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Hogs' stall deafening in 1-3 start

by Tom Murphy | September 30, 2015 at 5:45 a.m.
Arkansas senior quarterback Brandon Allen looks to pass on Saturday, Sept. 26, 2015, against Texas A&M at AT&T Stadium in Arlington, Texas.

FAYETTEVILLE -- If playing keep-away with the football were the most essential factor in determining the outcome of games, the Arkansas Razorbacks would be among the best teams in college football.

Arkansas enters this season's first true road game Saturday at Tennessee ranked No. 3 in the FBS in time of possession with an average of 35 minutes, 51 seconds per game, meaning its offense has been on the field nearly 12 minutes per game more than its opponents (24:09). Only North Carolina State and Rice have been better at keeping their offenses on the field.

Time of possession is a key element in the offense's success under Coach Bret Bielema and offensive coordinator Dan Enos, but dominating in that department hasn't equated to piling up points or victories for the 1-3 Razorbacks.

Arkansas is ranked No. 32 nationally in total offense with an average of 472 yards per game, but the Hogs are tied for No. 87 in scoring with an average of 26.3 points per game. The differential of 55 spots ranks among the largest in the country.

The Razorbacks are tied with Texas A&M in total offense, but the Aggies, who average 41.5 points per game, are one of six SEC teams that are even or behind Arkansas in total offense but are scoring more than the Hogs. The others include Tennessee (41.2 points per game), Alabama (35.8), Florida (33.5), LSU (33.3) and Mississippi State (33.0).

"We're moving the ball, we're doing a lot of things well, but one of our areas that we really need to improve on is scoring efficiency in the red zone," quarterback Brandon Allen said. "We had one game we were awful and couldn't score in the red zone. We've improved since then and done a lot of things really well."

The reasons the Razorbacks haven't scored on pace with their statistically improved offense -- they were No. 60 in total offense (406 yards per game) and No. 42 in scoring (31.9) last year -- are numerous.

In their 16-12 loss to Toledo, the Razorbacks scored three points in five trips inside the Rockets' 20.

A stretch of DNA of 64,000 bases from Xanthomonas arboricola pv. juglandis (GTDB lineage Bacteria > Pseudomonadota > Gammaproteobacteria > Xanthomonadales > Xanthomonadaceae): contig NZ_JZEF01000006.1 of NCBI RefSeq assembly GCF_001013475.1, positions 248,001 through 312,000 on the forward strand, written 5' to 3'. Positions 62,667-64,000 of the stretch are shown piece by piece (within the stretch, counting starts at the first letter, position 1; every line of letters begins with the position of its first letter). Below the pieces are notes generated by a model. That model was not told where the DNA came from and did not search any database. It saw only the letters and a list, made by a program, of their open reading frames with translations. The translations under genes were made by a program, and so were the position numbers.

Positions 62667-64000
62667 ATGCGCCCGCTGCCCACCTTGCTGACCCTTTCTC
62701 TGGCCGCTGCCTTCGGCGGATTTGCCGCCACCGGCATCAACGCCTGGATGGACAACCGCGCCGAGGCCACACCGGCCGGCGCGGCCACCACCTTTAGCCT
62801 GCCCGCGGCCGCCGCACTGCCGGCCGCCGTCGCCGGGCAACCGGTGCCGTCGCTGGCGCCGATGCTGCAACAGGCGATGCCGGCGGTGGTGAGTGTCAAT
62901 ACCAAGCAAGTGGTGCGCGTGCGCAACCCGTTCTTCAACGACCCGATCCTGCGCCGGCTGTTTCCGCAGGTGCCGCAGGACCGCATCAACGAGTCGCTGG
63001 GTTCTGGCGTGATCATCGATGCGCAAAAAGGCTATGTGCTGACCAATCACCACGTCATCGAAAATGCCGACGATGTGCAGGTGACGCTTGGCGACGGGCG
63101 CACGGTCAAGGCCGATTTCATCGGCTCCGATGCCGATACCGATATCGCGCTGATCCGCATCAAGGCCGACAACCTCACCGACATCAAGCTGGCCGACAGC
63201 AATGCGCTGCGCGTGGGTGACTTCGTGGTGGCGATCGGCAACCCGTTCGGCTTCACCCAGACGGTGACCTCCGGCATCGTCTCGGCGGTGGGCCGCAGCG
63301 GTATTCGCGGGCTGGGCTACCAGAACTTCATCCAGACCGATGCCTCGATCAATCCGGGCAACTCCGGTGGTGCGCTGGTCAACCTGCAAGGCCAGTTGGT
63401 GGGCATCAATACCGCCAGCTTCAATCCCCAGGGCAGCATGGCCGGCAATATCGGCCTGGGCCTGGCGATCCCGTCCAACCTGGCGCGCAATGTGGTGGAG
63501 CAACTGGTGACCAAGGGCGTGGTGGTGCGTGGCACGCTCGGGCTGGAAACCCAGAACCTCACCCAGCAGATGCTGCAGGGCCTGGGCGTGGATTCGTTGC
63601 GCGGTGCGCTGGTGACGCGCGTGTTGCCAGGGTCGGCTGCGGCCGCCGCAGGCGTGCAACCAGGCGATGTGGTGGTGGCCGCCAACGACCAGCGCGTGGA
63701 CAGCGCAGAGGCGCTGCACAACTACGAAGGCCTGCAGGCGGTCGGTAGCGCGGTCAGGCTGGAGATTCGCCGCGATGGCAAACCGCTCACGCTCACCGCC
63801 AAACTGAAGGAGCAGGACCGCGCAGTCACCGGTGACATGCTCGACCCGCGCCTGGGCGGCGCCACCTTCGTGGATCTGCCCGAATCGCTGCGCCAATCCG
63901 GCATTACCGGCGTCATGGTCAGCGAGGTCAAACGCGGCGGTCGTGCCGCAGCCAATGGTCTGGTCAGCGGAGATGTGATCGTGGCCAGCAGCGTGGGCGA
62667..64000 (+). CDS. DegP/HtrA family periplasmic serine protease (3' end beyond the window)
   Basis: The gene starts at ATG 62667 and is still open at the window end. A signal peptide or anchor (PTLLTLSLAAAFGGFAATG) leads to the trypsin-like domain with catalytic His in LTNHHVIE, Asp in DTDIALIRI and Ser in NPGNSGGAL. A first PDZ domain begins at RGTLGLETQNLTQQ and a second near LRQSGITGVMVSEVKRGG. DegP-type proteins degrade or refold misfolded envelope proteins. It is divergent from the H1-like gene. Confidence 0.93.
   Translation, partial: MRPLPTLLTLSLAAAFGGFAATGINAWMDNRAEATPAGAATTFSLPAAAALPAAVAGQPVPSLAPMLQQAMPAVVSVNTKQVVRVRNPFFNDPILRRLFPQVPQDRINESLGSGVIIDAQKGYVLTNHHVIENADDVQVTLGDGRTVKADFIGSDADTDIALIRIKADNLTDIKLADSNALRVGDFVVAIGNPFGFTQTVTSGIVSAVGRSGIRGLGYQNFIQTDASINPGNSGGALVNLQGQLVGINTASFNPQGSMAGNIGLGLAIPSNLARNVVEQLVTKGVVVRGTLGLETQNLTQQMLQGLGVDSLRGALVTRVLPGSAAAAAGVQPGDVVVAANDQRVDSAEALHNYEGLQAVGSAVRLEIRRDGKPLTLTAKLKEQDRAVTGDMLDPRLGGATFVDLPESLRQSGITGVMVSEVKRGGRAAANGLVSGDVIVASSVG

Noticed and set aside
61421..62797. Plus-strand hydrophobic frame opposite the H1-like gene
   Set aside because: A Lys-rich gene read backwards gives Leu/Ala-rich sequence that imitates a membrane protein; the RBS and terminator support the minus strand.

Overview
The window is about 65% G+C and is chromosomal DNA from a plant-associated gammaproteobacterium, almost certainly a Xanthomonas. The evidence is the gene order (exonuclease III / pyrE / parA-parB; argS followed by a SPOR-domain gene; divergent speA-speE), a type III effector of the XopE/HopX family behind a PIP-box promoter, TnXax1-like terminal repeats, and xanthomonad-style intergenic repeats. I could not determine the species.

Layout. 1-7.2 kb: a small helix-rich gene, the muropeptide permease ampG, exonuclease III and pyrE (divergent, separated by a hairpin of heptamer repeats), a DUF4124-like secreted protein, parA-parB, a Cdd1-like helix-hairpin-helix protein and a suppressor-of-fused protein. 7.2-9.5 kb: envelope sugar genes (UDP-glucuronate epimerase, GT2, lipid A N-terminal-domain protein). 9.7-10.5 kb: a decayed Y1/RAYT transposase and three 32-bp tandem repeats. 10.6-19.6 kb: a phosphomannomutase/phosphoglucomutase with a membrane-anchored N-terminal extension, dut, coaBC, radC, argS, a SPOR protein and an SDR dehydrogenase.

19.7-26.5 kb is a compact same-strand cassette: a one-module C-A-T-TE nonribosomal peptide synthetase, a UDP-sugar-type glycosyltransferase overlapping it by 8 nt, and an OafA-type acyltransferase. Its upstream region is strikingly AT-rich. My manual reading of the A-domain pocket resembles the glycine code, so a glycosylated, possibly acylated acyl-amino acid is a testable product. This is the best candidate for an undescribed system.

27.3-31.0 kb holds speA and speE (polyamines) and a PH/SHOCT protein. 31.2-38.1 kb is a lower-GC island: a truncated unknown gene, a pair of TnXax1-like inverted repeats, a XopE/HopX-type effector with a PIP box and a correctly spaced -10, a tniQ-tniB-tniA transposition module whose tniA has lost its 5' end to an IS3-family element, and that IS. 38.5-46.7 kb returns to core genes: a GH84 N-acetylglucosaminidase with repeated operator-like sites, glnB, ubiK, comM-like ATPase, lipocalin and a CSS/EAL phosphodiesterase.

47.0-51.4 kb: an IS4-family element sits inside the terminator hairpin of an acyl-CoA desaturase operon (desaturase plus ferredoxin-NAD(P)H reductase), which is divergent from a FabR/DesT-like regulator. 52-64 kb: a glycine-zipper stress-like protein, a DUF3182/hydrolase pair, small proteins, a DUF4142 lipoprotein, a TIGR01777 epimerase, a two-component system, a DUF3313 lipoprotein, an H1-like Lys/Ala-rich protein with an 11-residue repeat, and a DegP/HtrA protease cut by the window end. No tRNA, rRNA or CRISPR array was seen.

Penalties have been devastating, with a punt return touchdown and a pass reception touchdown being called back by flags against Toledo and Texas Tech, respectively. Another run play that reached the 1 came back because of a holding penalty on a possession that wound up pointless against Toledo.

"We've got to stop killing ourselves," receivers coach Michael Smith said. "The penalties are killing us. The turnovers are killing us. When you play in this conference and play the caliber of ball we have to play, to have those self-inflicted wounds against good teams you put yourself behind the eight ball and you can't afford to do that."

Arkansas is tied for No. 119 in the country with 66.7 percent scoring in the red zone.

"Obviously that's what you're looking at is we've stalled down there," tight ends coach Barry Lunney Jr. said. "We haven't capitalized on our opportunities.

"It's about the fine details in the red zone, and if we can turn field goals into touchdowns and not go backward, I think you'll see the points match up with the yards."

All four of Arkansas' first-half possessions reached Texas A&M territory last week, but the Razorbacks scored only one touchdown in the half. On the last three of those drives, the offense produced 101, 65 and 35 yards, but 50 yards in penalties kept pushing the Razorbacks into unfavorable down-and-distance situations. They overcame a 5-yard false start and a 10-yard holding penalty on Frank Ragnow on the second series to score on Allen's 17-yard pass to Drew Morgan.

"It's hard to win, it's hard to score points, when you aren't clean," Allen said.

The Razorbacks were more effective in the red zone in last week's 28-21 overtime loss to Texas A&M. They scored touchdowns on all three of their trips inside the Aggies' 20 in regulation, but lost the ball on downs in overtime at the Texas A&M 19 with the game riding on it.

Enos, whose system has produced 285 passing yards and 186 rushing yards per game, said the Razorbacks accomplished many of their offensive goals last week with a significant exception -- closing out the game.

Arkansas possessed the ball for 23:32 of the first half, compared to 6:28 for the Aggies. Arkansas finished with a 39:28 to 20:32 advantage in time of possession.

"One of the plans was we wanted to possess the ball, keep it out of their hands," Enos said of the Hogs, who rushed for 232 yards and recorded 25 first downs. "Those were all very positive."

Arkansas came up short in one key area.

"The last one was to finish and that's where I really think we fell short offensively," Enos said. "We didn't finish the game the way we wanted to. That's going to be a big emphasis moving forward."

Sports on 09/30/2015

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